Representatives of the LDCs meeting in Cotonou rightly recognized that the honesty of government officials, the vitality of the democratic institutions and the rule of law are essential elements for fostering people-centered policies and building human capacity. In this context, the international community must continue to work for the drastic reduction of the legal and illegal conventional arms trade, the illegal trade of precious raw materials and the flight of capital. Citizens of developed countries who corrupt officials of poor countries or engage in money-laundering practices should be punished just as if they had committed these crimes in their country of origin.

As is well known, the Catholic Church has undertaken many initiatives in the last decade with a view to bringing both its own members and all people of good will to a greater awareness of the shared responsibility in relation to the problems derived from international trade and finance.

Today many of its members, from rich and poor countries alike, associated in a wide variety of organizations, are engaged in favor of LDCs. Likewise, through an extensive network of centers of formation and health care, we give active support on all levels to the efforts of LDCs.

This is taking place in education at all levels where future leaders learn about their respective responsibilities. It is also happening in a vast range of health care, from the struggle against child malnutrition to the care of the elderly and the incurable. In this area our institutions are making extensive and important contributions in the struggle against AIDS, malaria and tuberculosis.

The Holy See continues to encourage the international community, especially the more developed and medium income countries, to support the implementation of the BPoA, and appeals for a surge of solidarity. The world needs a surge of solidarity in favor of LDCs. The adoption of the measures proposed in the Cotonou Strategy may appear costly for developed countries and their citizens, but they will be less than the social burden generated in the same countries in the medium term if the problems facing the LDCs are not resolved.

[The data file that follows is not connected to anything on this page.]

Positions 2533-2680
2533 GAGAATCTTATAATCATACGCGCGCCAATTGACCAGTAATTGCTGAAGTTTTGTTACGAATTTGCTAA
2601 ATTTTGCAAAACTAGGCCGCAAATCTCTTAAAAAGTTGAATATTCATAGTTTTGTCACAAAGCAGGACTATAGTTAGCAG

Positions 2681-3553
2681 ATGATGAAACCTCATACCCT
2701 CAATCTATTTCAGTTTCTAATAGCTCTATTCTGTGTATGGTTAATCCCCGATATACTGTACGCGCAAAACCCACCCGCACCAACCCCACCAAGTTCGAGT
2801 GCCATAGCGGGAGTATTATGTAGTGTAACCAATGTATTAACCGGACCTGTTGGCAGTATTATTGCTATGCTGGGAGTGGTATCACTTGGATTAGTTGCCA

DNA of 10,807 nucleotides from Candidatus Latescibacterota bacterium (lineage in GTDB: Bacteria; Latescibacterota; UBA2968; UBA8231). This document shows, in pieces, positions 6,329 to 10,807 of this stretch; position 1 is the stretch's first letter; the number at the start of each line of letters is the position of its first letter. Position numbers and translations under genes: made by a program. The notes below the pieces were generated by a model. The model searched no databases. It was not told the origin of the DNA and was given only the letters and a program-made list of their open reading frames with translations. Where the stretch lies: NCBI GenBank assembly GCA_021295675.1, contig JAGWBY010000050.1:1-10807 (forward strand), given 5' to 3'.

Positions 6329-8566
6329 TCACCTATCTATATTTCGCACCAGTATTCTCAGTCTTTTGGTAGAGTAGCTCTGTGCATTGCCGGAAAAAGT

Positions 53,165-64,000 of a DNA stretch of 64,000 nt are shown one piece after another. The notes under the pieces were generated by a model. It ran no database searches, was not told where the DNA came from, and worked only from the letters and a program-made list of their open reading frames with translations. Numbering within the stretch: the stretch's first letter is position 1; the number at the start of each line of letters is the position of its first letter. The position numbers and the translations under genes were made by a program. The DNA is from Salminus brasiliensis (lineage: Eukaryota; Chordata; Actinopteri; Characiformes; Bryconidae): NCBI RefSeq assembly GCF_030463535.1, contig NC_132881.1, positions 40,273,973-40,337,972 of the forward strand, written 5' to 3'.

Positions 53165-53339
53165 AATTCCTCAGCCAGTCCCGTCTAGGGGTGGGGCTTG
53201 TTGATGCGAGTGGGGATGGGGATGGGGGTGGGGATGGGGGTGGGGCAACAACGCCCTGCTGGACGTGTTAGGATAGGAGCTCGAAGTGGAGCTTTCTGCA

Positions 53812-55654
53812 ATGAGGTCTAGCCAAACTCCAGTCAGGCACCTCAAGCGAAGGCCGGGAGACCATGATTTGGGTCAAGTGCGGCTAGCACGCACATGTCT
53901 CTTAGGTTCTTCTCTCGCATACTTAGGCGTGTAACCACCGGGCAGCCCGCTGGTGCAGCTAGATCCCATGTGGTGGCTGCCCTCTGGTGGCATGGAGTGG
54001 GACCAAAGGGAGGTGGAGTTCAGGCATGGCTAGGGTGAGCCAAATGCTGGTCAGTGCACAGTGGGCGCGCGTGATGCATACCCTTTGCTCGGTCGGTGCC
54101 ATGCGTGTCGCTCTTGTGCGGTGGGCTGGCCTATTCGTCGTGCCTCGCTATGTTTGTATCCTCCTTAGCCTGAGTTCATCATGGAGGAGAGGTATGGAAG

Twenty years ago, public opinion was moved by those who risked their lives climbing fences that kept them prisoners of dictatorial regimes. Today, millions risk their lives to escape from the dictatorship of poverty. Fences will not stop them.

For their good and for the prosperity of all of us, developed countries and LDCs must implement effective policies such as those found in the BPoA, so that the citizens of LDCs will choose freely to remain at home, where they can attain, for themselves, their families and their country, employment and living conditions that can truly be called dignified.

Thank you, Madam President.

 
LIVES OF THE SAINTS

MAY 1
ST. JOSEPH THE WORKER
This is St. Joseph's second feast day on the Church calendar of celebrations. We honor him also on March 19. St. Joseph is a very important saint.

MAY 2
ST. ATHANASIUS
St. Athanasius was born around 297 in Alexandria, Egypt. He devoted his life to proving that Jesus is truly God.

MAY 3
ST. PHILIP AND ST. JAMES
Both of these saints were part of the original group of Jesus' twelve apostles.

MAY 4
BLESSED MARIE-LEONIE PARADIS
Blessed Marie-Elodie Paradis was born in the village of L'Acadie in Quebec, Canada. It was May 12, 1840.

MAY 5
ST. JUDITH OF PRUSSIA

St. Judith lived in the thirteenth century. She was born in Thuringia. This was in what is now central Germany. She wanted to model her life on the example of St. Elizabeth of Hungary.

MAY 6
BLESSED FRANCOIS DE MONTMORENCY LAVAL

Blessed Francois was the first bishop of Quebec City, Canada. He was born in 1623 in a small town in France.

MAY 7
BLESSED ROSE VENERINI

Blessed Rose was born in Viterbo, Italy, in 1656. Her father was a physician. Rose entered the convent but returned home after a few months.

MAY 8
BLESSED CATHERINE OF ST. AUGUSTINE

St. Catherine was born on May 3, 1632, in a little village in France. She was baptized the same day.

MAY 9
BLESSED NICHOLAS ALBERGATI

Blessed Nicholas was born in Bologna, Italy. Nicholas' family could afford to send him to the university where he began to study law.

MAY 10
ST. ANTONINUS

St. Antoninus lived in the fifteenth century. Even as a boy he showed that he had good sense and will power.

MAY 11
ST. IGNATIUS OF LACONI

St. Ignatius was the son of a poor farmer in Laconi, Italy. He was born on December 17, 1701.

MAY 12
ST. NEREUS, ST. ACHILLEUS AND ST. PANCRAS

Sts. Nereus and Achilleus were Roman soldiers who died around 304. They were probably Praetorian guards under Emperor Trajan. We know little else about them.

MAY 13
ST. ANDREW FOURNET

St. Andrew Fournet was born on December 6, 1752. He was from Maille, a little town near Poitiers, in France. Andrew's parents were religious people.

MAY 14
ST. MATTHIAS

St. Matthias was one of Our Lord's seventy-two disciples.

MAY 15
ST. ISIDORE THE FARMER

Saint Isidore was born in 1070, in Madrid, Spain. His parents were deeply religious. They named their son after the great St. Isidore, archbishop of Seville, Spain.

MAY 16
ST. UBALD

St. Ubald lived in twelfth-century Italy. He was an orphan raised by his uncle, a bishop. Ubald was given a good education.

MAY 17
ST. PASCHAL BAYLON

St. Paschal, a Spanish saint, was born in 1540. From the time he was seven, he worked as a shepherd. He never had the opportunity to go to school.

MAY 18
ST. JOHN I